How a California congresswoman brings Christmas cheer to Capitol Hill
The two-dimensional version of President Obama wearing a red and green Santa hat in California Rep. Grace Napolitano's office draws a crowd.
Random visitors, and occasionally members of Congress, filtered past the door wrapped like a present, to snap a selfie with the commander-in-cardboard.
"They just decide they want to come in and stand next to him and get a picture taken," Napolitano said, laughing.
At the White House Christmas party one year, the nine-term Democrat from Norwalk just had to let the president know how much action his doppelganger was getting in her office.
Napolitano said she showed Obama a photo of her staff posing with the cutout. The president pulled it out of her hands and showed it off to other attendees.
Her office on the sixth floor of the Longworth House Office Building is bustling around the holidays, a little cheer that helped as Congress bickered in the final days of the year on spending and world problems.
Decorations appear around the Capitol and House and Senate office buildings in December — Capitol police have a small tree, some office doors hold wreaths or feature entryway stockings — but Napolitano's is one of the more elaborate.
"It makes it nice to walk into an office and see the cheerfulness," Napolitano said.
Each door to her office suite is covered in shiny red or green colored wrapping paper and in the hallway, lit candy cane lawn ornaments lead visitors to the office. Lights shaped like chili peppers frame a mirror in the entryway and tinsel or garland line nearly every available surface. Chinese lanterns hang from the ceiling while Santa, reindeer and angel figurines peek out from shelves.
Napolitano began decorating the space when she took office in 1999, but it gained steam in 2011 when she received some of the 3,000 ornaments made by California children that had adorned the 63-foot-tall Capitol Christmas tree from Stanislaus National Forest.
Many of those ornaments still hang from the branches of an artificial pine reaching 6-feet high, not far from framed citations and awards for her public service. Napolitano said that next year, she plans to ask schools in her district to send new ornaments for the tree.
The wood-paneled office is traditionally more sedate, decorated with pictures from events in California or of her family and maps of the district. Brochures for tourist activities in Washington line a shelf.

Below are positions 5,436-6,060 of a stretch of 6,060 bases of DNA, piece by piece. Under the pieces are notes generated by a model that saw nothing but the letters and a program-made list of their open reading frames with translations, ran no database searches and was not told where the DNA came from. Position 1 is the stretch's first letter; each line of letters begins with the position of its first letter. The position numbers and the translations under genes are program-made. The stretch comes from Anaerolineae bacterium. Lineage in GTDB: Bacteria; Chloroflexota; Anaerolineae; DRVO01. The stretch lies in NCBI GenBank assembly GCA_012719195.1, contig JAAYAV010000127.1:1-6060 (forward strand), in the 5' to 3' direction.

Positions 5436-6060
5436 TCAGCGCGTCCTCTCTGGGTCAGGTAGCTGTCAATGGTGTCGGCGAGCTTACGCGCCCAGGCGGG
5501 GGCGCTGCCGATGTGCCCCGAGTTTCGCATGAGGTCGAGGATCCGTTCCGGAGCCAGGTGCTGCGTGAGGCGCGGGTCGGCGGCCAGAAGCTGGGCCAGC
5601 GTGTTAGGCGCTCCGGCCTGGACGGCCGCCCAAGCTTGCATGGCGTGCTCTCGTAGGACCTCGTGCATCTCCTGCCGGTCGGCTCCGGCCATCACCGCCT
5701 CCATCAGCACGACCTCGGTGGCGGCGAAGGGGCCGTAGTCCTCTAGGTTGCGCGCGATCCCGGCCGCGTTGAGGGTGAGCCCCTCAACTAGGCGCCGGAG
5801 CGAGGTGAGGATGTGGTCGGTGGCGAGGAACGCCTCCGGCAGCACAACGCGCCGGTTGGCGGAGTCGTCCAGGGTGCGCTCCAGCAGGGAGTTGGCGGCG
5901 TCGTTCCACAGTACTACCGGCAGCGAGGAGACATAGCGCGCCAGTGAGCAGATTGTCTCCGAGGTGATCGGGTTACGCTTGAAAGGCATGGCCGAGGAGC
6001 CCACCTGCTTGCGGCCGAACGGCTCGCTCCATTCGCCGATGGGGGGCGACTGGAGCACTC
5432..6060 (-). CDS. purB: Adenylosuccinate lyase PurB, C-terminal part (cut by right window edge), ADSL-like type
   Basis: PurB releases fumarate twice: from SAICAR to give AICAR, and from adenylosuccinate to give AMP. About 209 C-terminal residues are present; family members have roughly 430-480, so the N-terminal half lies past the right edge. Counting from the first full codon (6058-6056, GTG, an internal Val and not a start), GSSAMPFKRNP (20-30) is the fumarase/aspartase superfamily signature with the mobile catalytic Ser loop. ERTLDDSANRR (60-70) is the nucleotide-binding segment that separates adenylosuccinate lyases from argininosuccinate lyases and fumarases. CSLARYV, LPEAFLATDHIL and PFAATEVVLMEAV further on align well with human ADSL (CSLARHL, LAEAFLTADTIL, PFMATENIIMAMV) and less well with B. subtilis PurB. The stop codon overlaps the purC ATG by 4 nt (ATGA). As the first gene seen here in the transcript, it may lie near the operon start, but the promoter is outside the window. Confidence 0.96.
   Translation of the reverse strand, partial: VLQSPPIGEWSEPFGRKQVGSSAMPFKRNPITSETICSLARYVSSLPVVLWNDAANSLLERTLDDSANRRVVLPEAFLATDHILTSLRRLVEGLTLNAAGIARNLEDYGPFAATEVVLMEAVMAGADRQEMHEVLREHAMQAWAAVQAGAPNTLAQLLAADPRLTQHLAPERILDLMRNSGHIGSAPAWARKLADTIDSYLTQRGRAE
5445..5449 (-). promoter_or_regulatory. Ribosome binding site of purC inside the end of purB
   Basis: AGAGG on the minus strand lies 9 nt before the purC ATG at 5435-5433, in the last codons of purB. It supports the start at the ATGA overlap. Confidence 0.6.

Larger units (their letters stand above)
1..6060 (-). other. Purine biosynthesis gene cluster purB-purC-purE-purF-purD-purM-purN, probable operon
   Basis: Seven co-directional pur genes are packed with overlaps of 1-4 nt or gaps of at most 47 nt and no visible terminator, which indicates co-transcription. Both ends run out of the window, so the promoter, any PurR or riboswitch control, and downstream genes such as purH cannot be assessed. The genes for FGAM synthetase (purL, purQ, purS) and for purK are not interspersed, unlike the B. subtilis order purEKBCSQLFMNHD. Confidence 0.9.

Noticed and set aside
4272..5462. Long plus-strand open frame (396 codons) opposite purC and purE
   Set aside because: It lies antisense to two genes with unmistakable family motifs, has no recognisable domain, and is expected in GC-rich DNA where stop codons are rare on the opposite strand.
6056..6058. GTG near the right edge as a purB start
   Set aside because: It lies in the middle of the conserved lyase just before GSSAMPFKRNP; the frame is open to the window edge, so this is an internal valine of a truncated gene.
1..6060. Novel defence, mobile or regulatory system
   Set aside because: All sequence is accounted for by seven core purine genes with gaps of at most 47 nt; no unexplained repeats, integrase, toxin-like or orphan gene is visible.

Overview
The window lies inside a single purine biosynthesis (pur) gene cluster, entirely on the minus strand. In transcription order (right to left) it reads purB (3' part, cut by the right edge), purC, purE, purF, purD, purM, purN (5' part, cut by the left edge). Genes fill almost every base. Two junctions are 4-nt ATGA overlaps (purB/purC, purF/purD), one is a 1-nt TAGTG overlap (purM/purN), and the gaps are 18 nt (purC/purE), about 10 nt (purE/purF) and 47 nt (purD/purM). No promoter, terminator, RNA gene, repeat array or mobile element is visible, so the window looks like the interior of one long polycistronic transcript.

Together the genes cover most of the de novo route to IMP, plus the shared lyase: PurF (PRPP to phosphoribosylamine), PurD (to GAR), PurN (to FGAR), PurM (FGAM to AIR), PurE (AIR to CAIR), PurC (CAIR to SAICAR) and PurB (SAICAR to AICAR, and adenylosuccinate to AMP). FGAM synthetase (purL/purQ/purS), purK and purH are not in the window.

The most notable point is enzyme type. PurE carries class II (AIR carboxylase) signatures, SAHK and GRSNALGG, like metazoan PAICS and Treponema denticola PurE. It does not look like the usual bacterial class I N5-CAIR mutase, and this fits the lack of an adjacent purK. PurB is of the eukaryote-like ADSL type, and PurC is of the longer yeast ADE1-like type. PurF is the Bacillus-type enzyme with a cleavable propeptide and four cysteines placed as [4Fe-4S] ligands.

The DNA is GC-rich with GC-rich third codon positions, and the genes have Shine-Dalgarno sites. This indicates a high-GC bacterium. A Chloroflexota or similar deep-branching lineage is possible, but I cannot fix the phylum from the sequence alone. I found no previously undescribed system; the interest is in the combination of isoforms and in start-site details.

Staff have to wait all month to find out what's inside the wrapped boxes at the foot of the tree next to the picture of a fireplace decorated with lights. Eventually she'll buy a faux fireplace with fake crackling flames to replace the photo, said Napolitano, who pays for the decorations herself.
Feels like family
Staff members do the decorating the week of Thanksgiving, she said, as a way to make Washington seem more like home during the hectic final weeks Congress is in session.
"It's part of the family feeling" in the office, Napolitano said.
She tries to maintain the sentiment year-round.
Staff cook in the office weekly, practicing Napolitano's recipes for dishes like enchiladas or migas — a mixture of scrambled eggs, vegetables and strips of corn tortillas.
Male staffers sport holiday ties she buys them and joke about the amount of food they eat at work. A staff member opened a cabinet to show off the seven bags of avocados ripening in preparation for "thank you" guacamole that Napolitano will make for staff who worked on the federal highway funding bill.
In recent years, Napolitano's office has hosted a "hall party" for other members and staff.
Her Longworth neighbor, Rep. Juan Vargas (D-San Diego), said he loves having the decorations next door. He tries to spread his own holiday joy.
"I walk in there now every time I go by ... and I sing a little Christmas song with them and they all laugh, but I love it," Vargas said. Then he belted out the lyrics for "Holly, Jolly Christmas."
The decorations inspired him.
"They put us in the Christmas spirit, so much so that I went out and got a tree myself, carried it down the street and put it in my office," he said. "If you go into my office you'll see a real tree with the real smells. It's terrific."
What's it like to have Christmas cheer the next office over?
"Honestly, I don't know if she is going to like this, but it's like having my mom down the hall," Vargas said. "If I really need anything I can go to her. She's as helpful as anybody I've ever met, she's as kind and nice and sweet as anyone I've ever met, and she always wants to help, but I've gained a few pounds because of her."
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